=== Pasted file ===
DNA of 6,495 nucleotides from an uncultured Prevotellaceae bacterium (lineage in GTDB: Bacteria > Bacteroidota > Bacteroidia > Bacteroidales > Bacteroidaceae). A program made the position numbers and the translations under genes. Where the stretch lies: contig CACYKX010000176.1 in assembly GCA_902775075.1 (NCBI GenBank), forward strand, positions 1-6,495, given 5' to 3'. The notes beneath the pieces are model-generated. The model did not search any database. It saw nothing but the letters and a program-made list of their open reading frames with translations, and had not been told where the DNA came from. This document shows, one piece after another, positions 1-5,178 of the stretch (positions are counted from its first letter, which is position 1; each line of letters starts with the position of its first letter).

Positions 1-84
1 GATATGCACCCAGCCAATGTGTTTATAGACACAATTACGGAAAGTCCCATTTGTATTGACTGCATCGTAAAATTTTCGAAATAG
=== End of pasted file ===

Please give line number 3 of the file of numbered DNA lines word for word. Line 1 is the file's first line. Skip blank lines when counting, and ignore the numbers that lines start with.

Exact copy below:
1 GATATGCACCCAGCCAATGTGTTTATAGACACAATTACGGAAAGTCCCATTTGTATTGACTGCATCGTAAAATTTTCGAAATAG